Since purchasing SuccessFactors, SAP has designated Software-as-a-Service as its default mode of delivering HR applications.
The enterprise applications vendor has already moved its talent management software into maintenance mode, although it still plans to support the modules until 2020. It also intends to provide customers with selective enhancements over that period.
As for its core on premise HCM packages, SAP likewise aims to stop selling them beyond certain geographies such as China and Brazil and heavily-regulated industries such as life sciences, energy and nuclear, which prefer to keep their software on site.
Jeff Kristick, SuccessFactors’ vice president of product marketing, said: “SAP now sees its area of innovation as the cloud.”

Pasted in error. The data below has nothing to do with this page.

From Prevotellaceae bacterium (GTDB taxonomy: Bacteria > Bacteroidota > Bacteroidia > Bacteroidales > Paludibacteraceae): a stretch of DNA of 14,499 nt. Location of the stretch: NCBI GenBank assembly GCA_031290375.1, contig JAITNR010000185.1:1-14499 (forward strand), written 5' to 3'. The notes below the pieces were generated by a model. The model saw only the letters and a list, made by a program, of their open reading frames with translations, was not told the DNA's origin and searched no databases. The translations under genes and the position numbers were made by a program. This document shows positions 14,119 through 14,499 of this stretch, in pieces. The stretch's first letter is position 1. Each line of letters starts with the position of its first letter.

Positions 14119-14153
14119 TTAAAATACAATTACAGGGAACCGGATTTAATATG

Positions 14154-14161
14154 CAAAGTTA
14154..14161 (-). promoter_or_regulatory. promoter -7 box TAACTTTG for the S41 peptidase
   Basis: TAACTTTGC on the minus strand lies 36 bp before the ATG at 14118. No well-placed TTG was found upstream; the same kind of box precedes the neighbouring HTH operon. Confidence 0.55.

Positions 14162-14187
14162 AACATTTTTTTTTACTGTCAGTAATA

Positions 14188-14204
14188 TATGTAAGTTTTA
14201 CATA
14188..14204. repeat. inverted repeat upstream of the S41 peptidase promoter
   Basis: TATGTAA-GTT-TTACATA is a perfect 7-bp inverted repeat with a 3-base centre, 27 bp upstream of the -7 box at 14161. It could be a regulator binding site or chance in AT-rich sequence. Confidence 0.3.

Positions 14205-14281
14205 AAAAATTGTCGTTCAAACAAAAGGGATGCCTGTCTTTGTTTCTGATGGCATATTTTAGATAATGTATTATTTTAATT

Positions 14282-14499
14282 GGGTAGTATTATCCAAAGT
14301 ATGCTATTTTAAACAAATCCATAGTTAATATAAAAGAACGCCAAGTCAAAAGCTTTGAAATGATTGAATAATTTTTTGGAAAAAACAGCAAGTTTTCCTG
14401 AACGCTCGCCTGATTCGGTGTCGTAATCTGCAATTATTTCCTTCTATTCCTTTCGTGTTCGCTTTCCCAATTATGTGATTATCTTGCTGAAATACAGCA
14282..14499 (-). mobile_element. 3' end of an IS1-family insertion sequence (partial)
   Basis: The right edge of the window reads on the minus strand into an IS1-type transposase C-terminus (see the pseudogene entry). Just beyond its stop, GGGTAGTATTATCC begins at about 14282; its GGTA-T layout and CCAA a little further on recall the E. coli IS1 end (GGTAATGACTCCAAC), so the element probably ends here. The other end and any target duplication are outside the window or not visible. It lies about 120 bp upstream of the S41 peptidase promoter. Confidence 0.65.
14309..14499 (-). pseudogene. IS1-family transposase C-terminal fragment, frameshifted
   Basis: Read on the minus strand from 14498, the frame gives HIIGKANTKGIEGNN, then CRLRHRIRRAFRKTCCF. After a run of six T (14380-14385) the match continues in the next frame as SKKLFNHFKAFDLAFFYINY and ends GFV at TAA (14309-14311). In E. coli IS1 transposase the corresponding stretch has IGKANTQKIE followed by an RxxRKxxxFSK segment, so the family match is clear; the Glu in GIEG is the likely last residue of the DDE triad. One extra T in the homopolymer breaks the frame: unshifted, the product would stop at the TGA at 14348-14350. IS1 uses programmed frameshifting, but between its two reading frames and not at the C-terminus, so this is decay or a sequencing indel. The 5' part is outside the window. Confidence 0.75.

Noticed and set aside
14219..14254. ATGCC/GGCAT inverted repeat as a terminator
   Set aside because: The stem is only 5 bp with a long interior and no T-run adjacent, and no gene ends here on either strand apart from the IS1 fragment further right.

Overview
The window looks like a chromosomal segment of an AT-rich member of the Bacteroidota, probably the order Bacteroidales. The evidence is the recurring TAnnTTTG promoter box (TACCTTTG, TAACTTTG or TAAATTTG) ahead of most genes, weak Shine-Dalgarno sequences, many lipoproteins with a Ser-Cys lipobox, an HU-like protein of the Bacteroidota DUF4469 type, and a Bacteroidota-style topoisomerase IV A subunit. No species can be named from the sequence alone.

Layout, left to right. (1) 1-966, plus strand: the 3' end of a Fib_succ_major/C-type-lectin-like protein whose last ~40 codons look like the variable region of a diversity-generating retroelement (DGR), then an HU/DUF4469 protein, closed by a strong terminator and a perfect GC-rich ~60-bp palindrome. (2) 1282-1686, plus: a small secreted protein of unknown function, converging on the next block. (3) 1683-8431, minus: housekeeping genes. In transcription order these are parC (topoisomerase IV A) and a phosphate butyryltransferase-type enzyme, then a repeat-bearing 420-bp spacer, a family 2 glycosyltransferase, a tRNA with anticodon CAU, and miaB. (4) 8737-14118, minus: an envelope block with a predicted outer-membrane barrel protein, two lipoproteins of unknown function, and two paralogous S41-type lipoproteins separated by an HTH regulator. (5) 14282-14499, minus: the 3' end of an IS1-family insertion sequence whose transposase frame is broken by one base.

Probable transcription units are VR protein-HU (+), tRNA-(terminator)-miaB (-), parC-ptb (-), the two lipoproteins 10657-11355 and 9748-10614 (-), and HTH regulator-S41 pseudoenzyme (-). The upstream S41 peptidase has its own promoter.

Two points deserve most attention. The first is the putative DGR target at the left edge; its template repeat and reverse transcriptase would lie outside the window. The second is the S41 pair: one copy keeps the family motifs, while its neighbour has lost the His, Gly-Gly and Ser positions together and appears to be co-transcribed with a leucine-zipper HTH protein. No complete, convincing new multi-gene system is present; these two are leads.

But the acquisition also plans to adapt the payroll, benefits and time and attendance functionality found in SAP’s on premise HCM software to “accelerate the roadmap” for its own core HR Employee Central offering, he added.
A further aim is to integrate the two vendors’ offerings to ensure that existing SAP on premise software users can purchase SaaS-based services not currently found in its offering such as recruitment.
SAP’s cloud team will also be merged with SuccessFactors’ existing 1,500 staff under chief executive, Lars Dalgaard, but there will be no layoffs. SAP intends to unveil its broader cloud strategy next month.